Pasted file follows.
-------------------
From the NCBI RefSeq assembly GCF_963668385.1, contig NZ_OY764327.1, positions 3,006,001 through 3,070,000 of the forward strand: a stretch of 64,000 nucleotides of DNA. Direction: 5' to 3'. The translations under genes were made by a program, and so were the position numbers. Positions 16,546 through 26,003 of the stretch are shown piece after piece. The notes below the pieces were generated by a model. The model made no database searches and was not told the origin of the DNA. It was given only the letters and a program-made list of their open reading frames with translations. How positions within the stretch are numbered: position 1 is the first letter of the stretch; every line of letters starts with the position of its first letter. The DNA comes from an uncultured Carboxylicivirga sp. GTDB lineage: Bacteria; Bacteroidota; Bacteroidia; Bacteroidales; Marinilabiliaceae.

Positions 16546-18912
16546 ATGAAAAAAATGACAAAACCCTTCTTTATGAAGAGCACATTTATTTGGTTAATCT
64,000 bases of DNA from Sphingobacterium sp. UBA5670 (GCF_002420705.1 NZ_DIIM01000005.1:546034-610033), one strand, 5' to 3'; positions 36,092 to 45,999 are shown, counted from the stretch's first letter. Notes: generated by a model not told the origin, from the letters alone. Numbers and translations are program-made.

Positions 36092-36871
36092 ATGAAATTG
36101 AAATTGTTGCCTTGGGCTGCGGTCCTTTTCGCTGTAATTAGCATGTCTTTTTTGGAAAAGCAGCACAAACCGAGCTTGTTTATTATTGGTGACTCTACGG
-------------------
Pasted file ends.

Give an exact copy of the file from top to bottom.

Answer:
From the NCBI RefSeq assembly GCF_963668385.1, contig NZ_OY764327.1, positions 3,006,001 through 3,070,000 of the forward strand: a stretch of 64,000 nucleotides of DNA. Direction: 5' to 3'. The translations under genes were made by a program, and so were the position numbers. Positions 16,546 through 26,003 of the stretch are shown piece after piece. The notes below the pieces were generated by a model. The model made no database searches and was not told the origin of the DNA. It was given only the letters and a program-made list of their open reading frames with translations. How positions within the stretch are numbered: position 1 is the first letter of the stretch; every line of letters starts with the position of its first letter. The DNA comes from an uncultured Carboxylicivirga sp. GTDB lineage: Bacteria; Bacteroidota; Bacteroidia; Bacteroidales; Marinilabiliaceae.

Positions 16546-18912
16546 ATGAAAAAAATGACAAAACCCTTCTTTATGAAGAGCACATTTATTTGGTTAATCT
64,000 bases of DNA from Sphingobacterium sp. UBA5670 (GCF_002420705.1 NZ_DIIM01000005.1:546034-610033), one strand, 5' to 3'; positions 36,092 to 45,999 are shown, counted from the stretch's first letter. Notes: generated by a model not told the origin, from the letters alone. Numbers and translations are program-made.

Positions 36092-36871
36092 ATGAAATTG
36101 AAATTGTTGCCTTGGGCTGCGGTCCTTTTCGCTGTAATTAGCATGTCTTTTTTGGAAAAGCAGCACAAACCGAGCTTGTTTATTATTGGTGACTCTACGG